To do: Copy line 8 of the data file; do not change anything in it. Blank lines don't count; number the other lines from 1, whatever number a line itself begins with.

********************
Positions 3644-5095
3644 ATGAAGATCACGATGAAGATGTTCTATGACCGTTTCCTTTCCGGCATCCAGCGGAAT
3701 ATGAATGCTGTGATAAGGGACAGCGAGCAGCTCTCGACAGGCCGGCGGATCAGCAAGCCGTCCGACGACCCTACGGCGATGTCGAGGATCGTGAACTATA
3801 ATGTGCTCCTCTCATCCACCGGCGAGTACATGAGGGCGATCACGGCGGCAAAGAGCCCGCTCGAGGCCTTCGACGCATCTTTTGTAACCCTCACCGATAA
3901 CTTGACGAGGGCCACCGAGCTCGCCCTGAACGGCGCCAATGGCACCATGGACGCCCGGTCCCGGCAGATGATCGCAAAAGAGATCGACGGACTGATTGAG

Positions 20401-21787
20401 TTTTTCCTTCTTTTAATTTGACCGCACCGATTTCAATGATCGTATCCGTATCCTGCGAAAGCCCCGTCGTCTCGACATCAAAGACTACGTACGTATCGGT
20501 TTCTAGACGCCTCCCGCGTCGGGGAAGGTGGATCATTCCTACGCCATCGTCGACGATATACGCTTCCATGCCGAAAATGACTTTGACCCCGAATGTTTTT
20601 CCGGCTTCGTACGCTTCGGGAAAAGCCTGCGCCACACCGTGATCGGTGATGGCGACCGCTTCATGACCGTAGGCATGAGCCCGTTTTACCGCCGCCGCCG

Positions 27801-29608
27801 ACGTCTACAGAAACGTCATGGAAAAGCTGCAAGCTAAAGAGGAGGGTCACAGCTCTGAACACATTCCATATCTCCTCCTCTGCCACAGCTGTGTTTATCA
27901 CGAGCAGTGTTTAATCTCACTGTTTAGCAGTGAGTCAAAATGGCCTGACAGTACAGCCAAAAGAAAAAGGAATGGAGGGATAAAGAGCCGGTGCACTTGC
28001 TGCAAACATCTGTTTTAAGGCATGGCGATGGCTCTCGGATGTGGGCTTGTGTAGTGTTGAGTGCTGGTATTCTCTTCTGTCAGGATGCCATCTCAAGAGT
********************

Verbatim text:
20501 TTCTAGACGCCTCCCGCGTCGGGGAAGGTGGATCATTCCTACGCCATCGTCGACGATATACGCTTCCATGCCGAAAATGACTTTGACCCCGAATGTTTTT